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Bar Bambino

By   /   August 13, 2012  /   1 Comment

Bar Bambino’s off the radar location on 16th Street, just one block east of Mission but seeming miles away from Valencia street action, happens to be a blessing for those of us who frequent the restaurant.  We can drop in, even on weekends, and usually find a seat at the communal table in the front window (a beautiful old oak library table),  at the wine bar, on the pretty heated patio in the back, or at small tables along a sleek, wood paneled wall.  Every time I eat there, I see dapper owner Christopher Losa working the floor, pouring tastes of his favorite Slovenian or Austrian or Friulian wines. His sensibility and pride of ownership informs every detail of Bar Bambino, not the least of which is the food from talented chef Lizzie Binder.

Though the restaurant opened five years ago as an Italian wine bar– heavy on salume boards, cheese plates and bruschetta– the menu has taken a turn towards full dinner and the northeastern-most area of Italy, that borders Slovenia, Croatia, Austria and Hungary. Now Bar Bambino offers dishes you can sink your teeth into.

Even small bites called stuzzichini have substance.  Fricco ($8), a molded cup made of fried montasio cheese, shatters at the touch of a fork to become part of a perfectly dressed arugula and shaved porcini salad. Squash blossoms filled with sweet, fresh, herbed Bellwether ricotta ($9) get the most delicate fry.  They melt in your mouth.  Fried baby artichokes, so brown they have caramelized, turn a pile of lemon and olive oil dressed arugula ($13) into a memorable experience.

Dreamy chilled cucumber soup ($12) looks like a garden, sprinkled with dill and chives, droplets of olive oil and a dollop of tart-sweet beet relish that pulls everything together.   Charred baby octopus  and grilled radicchio ($12) turn out to be fantastic as a couple, married with resonant balsamico.

With any of these to begin, one Bar Bambino’s savory and unusual pasta dishes can make a meal.   Tender poppy seed spaetzle, airy dumplings the size of a thumb nail, are tossed in the saute pan with bits of rapini and smoky ham hock until they develop golden edges. A fried duck egg on top makes a velvety sauce and a lush, integrated dish.  Wide, silken egg noodles, pappardelle ($18) enfold  long cooked rabbit ragu perfumed with fresh herbs.  One of the signature dishes at Bar Bambino, it was on the menu right from the start.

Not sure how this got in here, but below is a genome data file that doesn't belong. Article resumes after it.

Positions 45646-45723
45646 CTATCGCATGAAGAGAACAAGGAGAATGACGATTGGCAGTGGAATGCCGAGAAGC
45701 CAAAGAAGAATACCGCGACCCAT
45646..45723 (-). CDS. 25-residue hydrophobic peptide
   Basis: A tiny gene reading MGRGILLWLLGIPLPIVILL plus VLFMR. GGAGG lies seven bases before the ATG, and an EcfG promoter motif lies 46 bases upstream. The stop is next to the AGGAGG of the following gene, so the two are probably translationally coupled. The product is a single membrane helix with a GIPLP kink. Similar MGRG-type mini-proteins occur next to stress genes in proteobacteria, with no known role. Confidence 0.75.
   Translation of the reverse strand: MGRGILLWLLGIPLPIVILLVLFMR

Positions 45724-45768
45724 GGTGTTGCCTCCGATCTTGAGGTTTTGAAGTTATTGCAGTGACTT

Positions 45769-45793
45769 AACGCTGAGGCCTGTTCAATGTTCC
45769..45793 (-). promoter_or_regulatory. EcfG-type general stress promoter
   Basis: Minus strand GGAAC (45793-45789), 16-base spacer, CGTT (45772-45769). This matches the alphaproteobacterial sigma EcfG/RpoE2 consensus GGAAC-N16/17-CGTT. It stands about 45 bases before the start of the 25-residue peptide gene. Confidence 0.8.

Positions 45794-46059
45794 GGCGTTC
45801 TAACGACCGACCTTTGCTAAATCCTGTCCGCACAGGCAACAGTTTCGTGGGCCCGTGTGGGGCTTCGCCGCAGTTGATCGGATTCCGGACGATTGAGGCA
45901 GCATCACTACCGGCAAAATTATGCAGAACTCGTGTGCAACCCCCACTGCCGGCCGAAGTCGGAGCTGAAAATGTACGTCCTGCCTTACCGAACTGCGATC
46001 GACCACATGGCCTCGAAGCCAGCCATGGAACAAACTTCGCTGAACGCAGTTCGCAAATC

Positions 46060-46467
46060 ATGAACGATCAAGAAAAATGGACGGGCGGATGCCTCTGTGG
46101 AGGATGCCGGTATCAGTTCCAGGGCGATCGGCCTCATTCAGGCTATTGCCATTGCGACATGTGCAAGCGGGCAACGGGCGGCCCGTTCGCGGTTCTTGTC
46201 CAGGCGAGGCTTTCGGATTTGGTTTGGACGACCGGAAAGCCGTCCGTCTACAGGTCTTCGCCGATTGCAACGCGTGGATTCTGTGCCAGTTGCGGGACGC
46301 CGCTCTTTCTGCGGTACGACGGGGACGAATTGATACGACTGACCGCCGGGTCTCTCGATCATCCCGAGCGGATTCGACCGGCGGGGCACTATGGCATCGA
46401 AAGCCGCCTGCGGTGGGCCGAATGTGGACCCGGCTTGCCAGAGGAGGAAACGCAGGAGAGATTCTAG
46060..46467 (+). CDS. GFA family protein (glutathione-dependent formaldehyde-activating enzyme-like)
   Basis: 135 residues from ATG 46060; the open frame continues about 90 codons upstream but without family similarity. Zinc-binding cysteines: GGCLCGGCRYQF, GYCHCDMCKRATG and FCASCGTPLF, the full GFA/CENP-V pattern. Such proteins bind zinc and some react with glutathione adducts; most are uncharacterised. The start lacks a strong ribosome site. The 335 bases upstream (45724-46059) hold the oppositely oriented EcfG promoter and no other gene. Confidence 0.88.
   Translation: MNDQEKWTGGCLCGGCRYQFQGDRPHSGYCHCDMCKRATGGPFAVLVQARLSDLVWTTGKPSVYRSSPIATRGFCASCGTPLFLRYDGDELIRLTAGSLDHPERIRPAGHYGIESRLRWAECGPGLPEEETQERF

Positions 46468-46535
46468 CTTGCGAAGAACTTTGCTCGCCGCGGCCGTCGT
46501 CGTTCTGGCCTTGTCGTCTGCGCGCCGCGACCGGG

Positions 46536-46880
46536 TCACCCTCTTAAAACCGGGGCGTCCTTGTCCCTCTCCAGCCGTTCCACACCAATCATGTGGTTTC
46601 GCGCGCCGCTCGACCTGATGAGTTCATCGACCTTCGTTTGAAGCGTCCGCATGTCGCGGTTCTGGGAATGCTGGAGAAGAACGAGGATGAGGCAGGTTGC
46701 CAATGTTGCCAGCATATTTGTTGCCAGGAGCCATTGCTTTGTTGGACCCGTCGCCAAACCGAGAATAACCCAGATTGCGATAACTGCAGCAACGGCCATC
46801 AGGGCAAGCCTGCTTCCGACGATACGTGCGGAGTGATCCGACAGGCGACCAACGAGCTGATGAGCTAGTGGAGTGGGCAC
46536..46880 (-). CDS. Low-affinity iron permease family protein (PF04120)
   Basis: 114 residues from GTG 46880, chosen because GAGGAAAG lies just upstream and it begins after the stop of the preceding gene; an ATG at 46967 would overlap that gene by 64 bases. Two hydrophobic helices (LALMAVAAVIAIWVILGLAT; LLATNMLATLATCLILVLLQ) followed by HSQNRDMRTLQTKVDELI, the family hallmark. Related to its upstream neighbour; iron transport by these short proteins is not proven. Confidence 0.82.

A thick, juicy, hunk of local salmon, bread crumbed and crisp on the outside, creamy inside, with horseradish cream and tiny beets ($28) turned out to be one of the best renditions in a salmon crazed town. Corn pancakes ($18) smothered in peppers and zucchini both delight and satisfy.

For dessert, hope to find a take on Black Forest cake ($9), schwarzwalder, layered in a glass, with poached cherries at the bottom, a pouf of zabaglione in the middle, and two crisp bittersweet wafers on the top.

The menu changes often, as do the surprising wines.  Look for light cherry-ish Austrian and German pinot nero and crisp, fragrant whites.  This part of Italy draws upon the best from two worlds, and Bar Bambino, by choosing to explore this area, opens up our culinary imagination. Both its location and vision are unusual

2931 16th Street, San Francisco
415 701-8466; barbambino.com
Dinner Monday through Thursday 5:30 to 10 p.m., Friday and Saturday 5 p.m. to midnight

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1 Comment

  1. Shantay Tabatabai says:

    Cooks use the terms “horseradish” or “prepared horseradish” to refer to the grated root of the horseradish plant mixed with vinegar. Prepared horseradish is white to creamy-beige in colour. It will keep for months refrigerated but eventually will darken, indicating it is losing flavour and should be replaced. The leaves of the plant, while edible, are not commonly eaten, and are referred to as “horseradish greens”.’

    Catch ya later
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